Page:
Securing File Servers

File servers fulfill a very important function within organizations. Aside from today's dependence on e-mail services, the file server is the repository of our most critical asset: data. The storage of information can be performed on many different classes of machines and certainly can be handled on many platforms within the organization. However, if we are to utilize the full capability ofWindows Server 2003 for protecting our data and make it universally available to appropriate users, we must act to secure the file server to provide that service. To provide that security, we begin with the basic settings detailed earlier in this section and follow up with more security-related checks and configuration changes to better provide for the security of this role. A number of additional tasks can and should be performed on these servers. Consider the following tasks as being necessary to provide a more complete security solution:

■ Create an access policy that provides for the principle of least privilege. Grant access based on individual user need rather than general, vague groupings that have been used in the past. Use NTFS permissions to lock down the access allowed on files and folders.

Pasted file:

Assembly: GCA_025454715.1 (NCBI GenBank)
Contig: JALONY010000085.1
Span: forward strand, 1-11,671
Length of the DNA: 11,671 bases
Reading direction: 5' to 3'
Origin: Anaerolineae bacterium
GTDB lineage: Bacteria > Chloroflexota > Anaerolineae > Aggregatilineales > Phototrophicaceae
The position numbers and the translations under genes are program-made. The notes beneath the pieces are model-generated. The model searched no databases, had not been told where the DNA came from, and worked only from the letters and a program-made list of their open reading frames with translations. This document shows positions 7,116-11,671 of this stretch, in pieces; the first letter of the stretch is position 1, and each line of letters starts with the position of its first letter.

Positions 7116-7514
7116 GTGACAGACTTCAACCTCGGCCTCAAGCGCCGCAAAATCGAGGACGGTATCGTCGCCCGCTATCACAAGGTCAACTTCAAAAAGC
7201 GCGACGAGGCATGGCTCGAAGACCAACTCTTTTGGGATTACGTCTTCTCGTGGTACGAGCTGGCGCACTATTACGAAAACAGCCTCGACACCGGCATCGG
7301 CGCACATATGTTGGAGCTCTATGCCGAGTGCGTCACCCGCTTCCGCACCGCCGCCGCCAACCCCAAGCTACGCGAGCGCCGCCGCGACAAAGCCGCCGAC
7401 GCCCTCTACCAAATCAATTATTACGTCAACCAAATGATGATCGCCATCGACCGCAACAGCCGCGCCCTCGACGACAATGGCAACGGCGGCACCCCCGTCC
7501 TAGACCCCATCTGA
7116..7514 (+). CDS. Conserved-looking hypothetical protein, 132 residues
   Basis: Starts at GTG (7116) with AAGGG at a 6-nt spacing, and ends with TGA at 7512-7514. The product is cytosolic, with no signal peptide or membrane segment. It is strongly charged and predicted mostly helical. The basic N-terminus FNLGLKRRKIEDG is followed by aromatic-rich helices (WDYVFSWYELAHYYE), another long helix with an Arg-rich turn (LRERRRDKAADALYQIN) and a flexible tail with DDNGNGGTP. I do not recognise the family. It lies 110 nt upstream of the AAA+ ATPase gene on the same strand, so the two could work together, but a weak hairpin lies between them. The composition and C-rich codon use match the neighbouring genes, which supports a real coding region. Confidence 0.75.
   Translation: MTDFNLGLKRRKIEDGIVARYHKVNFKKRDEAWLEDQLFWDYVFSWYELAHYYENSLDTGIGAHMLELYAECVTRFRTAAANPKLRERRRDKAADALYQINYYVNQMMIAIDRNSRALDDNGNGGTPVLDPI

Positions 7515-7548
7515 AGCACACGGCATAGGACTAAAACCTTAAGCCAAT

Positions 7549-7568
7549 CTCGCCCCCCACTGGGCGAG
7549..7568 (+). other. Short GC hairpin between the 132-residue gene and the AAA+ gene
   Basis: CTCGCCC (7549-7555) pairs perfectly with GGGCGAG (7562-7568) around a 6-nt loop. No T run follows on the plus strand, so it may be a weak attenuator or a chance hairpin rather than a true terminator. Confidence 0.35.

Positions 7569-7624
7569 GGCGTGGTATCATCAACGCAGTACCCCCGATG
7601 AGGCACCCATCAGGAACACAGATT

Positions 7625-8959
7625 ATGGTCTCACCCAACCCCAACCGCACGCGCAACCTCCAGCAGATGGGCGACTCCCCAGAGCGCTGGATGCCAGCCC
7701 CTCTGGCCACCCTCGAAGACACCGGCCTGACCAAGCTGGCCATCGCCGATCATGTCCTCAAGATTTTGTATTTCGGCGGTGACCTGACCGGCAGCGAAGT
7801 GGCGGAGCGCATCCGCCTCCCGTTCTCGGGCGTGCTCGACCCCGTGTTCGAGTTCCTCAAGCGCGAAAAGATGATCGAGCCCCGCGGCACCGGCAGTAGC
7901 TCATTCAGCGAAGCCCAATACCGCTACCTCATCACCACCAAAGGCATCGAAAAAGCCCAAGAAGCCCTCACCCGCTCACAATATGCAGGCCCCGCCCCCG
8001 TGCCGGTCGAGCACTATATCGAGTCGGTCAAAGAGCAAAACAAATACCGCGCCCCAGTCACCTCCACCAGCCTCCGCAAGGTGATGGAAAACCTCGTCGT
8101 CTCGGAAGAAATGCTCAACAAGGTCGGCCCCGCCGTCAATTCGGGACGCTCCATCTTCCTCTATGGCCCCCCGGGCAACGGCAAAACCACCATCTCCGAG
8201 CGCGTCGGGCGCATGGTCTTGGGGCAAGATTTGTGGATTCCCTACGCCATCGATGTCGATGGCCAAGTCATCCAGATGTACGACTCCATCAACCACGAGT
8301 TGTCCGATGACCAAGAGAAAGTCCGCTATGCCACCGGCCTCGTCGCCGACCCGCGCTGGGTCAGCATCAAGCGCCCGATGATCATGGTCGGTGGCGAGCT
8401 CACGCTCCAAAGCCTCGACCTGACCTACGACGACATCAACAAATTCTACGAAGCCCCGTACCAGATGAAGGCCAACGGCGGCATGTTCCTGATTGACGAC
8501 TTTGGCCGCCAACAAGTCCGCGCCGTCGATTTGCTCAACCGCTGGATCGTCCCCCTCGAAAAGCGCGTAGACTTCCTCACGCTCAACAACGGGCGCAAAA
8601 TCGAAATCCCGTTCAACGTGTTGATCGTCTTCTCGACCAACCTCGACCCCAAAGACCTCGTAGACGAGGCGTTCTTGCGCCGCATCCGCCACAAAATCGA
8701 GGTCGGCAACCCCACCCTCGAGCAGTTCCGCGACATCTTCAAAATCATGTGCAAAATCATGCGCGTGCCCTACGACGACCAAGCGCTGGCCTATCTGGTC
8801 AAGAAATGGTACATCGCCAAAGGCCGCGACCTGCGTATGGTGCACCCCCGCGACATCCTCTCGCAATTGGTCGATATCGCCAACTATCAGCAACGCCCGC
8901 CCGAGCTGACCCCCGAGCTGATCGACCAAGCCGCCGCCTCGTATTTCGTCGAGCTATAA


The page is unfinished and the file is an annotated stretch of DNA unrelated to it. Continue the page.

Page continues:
■ Utilize Encrypting File System to further protect critical information. Encrypt folders prior to moving documents, rather than encrypting a folder that contains documents. This provides an added benefit of encrypting temporary files that are created during work in an application along with the originals.

■ Create a reasonable audit policy for monitoring access to file and folder objects on the server. Make sure that the created log files are adequately reviewed for access violations that might have occurred.

■ Analyze the types of data being stored on the server to determine if it is appropriate to further protect the data and the transmission of data on the network to or from the file server with the creation of IPSec policies or other encryption methods to protect the data on the wire. For instance, if confidential proprietary information, financial records, employee records, or other sensitive information are stored on this equipment, your analysis and consultation with management team members could dictate a particular course of protection be designed.

■ Assure that virus protection programs are adequate and updated regularly to provide protection from attack or compromise of the system.

Was this article helpful?

0 0

Post a comment